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JAMA Pediatrics Patient Page
May 2016

Long-Acting Reversible Contraception for Adolescents

JAMA Pediatr. 2016;170(5):516. doi:10.1001/jamapediatrics.2015.2526

Preventing unwanted pregnancy among adolescents is a priority for parents as well as pediatricians.

In 2014, there were 24.2 births for every 1000 female adolescents 15 to 19 years of age. Although the teen birth rate in the United States has decreased over the past 20 years, it is still higher than that of many other developed countries, including Canada and the United Kingdom.

Being an adolescent parent is associated with negative consequences for the adolescent parents, their children, and society. Children born to adolescents face many challenges, including having poorer educational, behavioral, and health outcomes compared with children born to older parents. Adolescents who have children face increased barriers to completing school, obtaining jobs, and achieving their personal goals.

Today there are 2 new and safe approaches to help prevent teen pregnancy. These methods are often referred to as long-acting reversible contraception (LARC) devices. These methods provide reliable contraception because once they are placed by a health care professional, the adolescent is protected from pregnancy. These methods have advantages over other forms of contraception that rely on adolescents to remember to take pills or get shots. These LARC devices include the following:

  • The intrauterine device (IUD) is a small, T-shaped piece of plastic that gets placed in the uterus. Having an IUD present interferes with the sperm’s ability to fertilize an egg. Many IUDs also have small amounts of hormone present to stabilize the uterine lining and further prevent pregnancy. The IUD offers years of protection, typically between 3 and 10 years depending on the type of IUD.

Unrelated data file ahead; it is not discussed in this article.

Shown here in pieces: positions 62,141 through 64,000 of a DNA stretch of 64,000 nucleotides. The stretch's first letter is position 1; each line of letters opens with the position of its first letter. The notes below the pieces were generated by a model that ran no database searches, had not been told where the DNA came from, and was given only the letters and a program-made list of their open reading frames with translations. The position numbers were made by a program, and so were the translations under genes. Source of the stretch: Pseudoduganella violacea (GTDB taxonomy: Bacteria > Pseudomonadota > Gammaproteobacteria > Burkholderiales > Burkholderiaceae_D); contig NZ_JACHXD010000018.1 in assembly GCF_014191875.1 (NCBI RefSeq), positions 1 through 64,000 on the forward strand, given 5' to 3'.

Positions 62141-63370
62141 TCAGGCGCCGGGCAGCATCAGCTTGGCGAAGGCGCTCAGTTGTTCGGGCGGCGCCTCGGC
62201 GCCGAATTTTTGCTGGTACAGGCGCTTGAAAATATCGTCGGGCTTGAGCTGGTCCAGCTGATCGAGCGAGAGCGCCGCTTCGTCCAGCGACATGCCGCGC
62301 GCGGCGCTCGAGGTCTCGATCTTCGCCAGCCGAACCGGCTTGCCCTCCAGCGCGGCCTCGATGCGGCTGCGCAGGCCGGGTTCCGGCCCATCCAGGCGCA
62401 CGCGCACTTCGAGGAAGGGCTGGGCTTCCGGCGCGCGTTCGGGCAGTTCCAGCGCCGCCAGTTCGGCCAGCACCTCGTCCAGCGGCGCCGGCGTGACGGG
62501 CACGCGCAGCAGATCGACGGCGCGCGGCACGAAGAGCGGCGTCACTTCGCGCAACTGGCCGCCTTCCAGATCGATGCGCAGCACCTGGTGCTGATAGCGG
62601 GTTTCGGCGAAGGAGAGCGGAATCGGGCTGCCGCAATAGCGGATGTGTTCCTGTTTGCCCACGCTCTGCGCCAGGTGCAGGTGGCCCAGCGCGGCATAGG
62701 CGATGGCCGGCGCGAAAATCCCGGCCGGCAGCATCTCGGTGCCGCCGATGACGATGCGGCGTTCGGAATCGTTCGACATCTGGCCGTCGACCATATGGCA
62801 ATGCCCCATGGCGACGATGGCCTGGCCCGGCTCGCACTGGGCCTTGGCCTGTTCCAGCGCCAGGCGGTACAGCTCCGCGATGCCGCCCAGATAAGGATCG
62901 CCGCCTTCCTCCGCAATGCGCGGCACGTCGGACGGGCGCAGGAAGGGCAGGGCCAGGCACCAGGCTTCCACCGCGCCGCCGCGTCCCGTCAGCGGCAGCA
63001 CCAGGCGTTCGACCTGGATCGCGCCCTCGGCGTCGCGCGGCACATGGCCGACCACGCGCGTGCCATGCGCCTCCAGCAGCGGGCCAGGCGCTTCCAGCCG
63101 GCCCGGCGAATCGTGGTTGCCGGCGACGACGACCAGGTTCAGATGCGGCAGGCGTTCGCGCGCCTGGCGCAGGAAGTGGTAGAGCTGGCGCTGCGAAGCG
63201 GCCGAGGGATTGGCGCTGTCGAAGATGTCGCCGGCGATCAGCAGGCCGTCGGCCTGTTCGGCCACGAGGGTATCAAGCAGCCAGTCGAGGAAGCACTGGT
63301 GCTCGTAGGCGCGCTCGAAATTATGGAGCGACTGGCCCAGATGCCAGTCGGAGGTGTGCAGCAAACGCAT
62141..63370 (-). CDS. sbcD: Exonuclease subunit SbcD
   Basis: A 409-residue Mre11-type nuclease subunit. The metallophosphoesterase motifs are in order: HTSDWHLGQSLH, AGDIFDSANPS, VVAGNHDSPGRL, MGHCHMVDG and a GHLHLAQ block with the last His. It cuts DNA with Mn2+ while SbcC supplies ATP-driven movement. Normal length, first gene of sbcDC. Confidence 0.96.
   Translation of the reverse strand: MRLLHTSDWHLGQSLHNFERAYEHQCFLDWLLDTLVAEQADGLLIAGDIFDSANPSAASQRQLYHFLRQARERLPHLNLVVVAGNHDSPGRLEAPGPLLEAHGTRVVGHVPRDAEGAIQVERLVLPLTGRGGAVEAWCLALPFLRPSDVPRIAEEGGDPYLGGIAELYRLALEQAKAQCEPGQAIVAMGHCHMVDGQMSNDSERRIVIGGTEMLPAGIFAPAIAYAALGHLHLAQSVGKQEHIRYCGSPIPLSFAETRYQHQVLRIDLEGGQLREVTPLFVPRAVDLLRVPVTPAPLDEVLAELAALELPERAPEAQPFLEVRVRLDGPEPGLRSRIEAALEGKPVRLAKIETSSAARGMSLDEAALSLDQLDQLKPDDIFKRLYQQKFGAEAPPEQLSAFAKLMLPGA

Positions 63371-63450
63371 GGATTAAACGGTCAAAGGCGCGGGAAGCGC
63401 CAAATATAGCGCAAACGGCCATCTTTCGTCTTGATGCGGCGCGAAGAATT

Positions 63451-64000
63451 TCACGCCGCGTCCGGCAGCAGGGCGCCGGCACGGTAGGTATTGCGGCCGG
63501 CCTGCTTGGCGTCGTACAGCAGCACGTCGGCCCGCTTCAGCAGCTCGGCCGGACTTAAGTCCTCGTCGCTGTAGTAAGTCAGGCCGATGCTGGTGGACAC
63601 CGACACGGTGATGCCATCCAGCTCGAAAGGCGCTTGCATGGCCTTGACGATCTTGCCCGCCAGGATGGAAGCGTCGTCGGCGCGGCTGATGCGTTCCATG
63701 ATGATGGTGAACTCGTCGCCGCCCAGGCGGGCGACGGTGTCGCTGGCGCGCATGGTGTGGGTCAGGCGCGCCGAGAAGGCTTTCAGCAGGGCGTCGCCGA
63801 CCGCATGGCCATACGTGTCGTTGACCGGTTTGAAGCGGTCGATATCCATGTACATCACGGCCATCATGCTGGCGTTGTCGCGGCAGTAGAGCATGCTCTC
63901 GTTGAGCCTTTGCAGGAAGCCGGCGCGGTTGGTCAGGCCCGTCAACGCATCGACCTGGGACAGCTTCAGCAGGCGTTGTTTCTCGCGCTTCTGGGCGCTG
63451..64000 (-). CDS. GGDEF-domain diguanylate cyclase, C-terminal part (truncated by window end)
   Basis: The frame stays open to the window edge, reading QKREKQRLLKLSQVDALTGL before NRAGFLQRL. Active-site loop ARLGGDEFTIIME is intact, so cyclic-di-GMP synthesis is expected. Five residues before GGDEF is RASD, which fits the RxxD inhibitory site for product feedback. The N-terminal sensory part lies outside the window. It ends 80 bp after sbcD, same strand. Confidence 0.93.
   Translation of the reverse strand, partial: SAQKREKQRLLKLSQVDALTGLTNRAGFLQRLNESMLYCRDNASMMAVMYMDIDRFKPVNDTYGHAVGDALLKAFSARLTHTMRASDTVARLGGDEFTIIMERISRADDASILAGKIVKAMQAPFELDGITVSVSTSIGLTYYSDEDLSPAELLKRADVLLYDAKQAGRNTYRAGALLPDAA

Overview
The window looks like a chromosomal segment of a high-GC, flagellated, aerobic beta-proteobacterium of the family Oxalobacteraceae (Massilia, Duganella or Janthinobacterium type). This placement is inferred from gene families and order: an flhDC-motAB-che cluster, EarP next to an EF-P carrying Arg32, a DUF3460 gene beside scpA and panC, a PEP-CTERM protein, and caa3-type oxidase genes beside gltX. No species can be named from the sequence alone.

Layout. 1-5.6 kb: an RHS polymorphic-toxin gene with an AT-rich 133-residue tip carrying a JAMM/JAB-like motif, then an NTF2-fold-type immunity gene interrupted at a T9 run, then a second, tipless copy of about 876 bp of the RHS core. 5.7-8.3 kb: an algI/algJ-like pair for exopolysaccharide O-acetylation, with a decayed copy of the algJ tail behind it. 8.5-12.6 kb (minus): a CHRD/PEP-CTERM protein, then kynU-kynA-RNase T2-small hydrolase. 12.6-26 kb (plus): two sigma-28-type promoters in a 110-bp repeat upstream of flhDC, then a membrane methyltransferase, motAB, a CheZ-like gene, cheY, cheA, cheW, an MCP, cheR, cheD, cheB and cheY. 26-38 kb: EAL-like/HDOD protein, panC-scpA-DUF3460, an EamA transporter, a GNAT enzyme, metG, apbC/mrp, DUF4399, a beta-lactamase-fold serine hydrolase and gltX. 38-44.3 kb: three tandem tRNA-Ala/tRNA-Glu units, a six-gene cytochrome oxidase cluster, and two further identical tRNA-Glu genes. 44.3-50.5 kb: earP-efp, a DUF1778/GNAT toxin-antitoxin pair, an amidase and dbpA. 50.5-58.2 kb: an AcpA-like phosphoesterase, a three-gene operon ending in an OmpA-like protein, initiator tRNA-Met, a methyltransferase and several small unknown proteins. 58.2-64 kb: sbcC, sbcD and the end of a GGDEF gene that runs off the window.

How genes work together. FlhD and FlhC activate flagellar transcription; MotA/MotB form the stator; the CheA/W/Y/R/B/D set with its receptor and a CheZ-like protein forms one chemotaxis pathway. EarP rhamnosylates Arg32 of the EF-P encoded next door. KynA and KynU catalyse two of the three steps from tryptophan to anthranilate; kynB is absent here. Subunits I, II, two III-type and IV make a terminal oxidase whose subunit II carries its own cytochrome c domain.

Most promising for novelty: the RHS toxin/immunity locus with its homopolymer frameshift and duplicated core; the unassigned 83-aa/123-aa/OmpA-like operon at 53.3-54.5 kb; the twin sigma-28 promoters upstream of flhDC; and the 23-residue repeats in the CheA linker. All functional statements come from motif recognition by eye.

• An implant is a very small rod that can be inserted under the skin of the upper arm. It is so small that it is typically not visible on the arm. The implant releases the hormone progesterone (which is normally present in a woman’s body) at a constant rate. This consistent release of progesterone prevents the ovaries from releasing an egg, so that pregnancy cannot occur. The implant can be left in place for up to 3 years.

Because these methods are newer, there can be misconceptions and myths about their use. This month’s JAMA Pediatrics includes a study describing the use of LARC devices among adolescents. Three common myths about LARC devices are as follows:

Three Common Myths About LARC Devices

  1. Long-acting reversible contraception devices are dangerous and can cause infections or infertility. Many research studies have evaluated LARC devices and found them to be safe, effective, and reversible so that teens can prevent pregnancy during adolescence and be healthy for the option of pregnancy in adulthood.

  2. Teens are too young to make a commitment to a long-acting form of contraception. One of the best things about an LARC device is that it can last for years and provide protection against pregnancy throughout adolescence. However, there is no minimum requirement for how long it has to stay in; you can have all forms of long-acting contraception removed at any time on request.

  3. Getting an LARC device placed is very painful. Pain varies from person to person, and it is hard to know how any given patient will feel. Many patients describe this pain as being similar to getting a flu shot or a Papanicolaou test. There are ways to make the placement process less painful, and you can talk to your physician if you are concerned about pain during the procedure.

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The JAMA Pediatrics Patient Page is a public service of JAMA Pediatrics. The information and recommendations appearing on this page are appropriate in most instances, but they are not a substitute for medical diagnosis. For specific information concerning your child’s medical condition, JAMA Pediatrics suggests that you consult your child’s physician. This page may be photocopied noncommercially by physicians and other health care professionals to share with patients. To purchase bulk reprints, call 312/464-0776.
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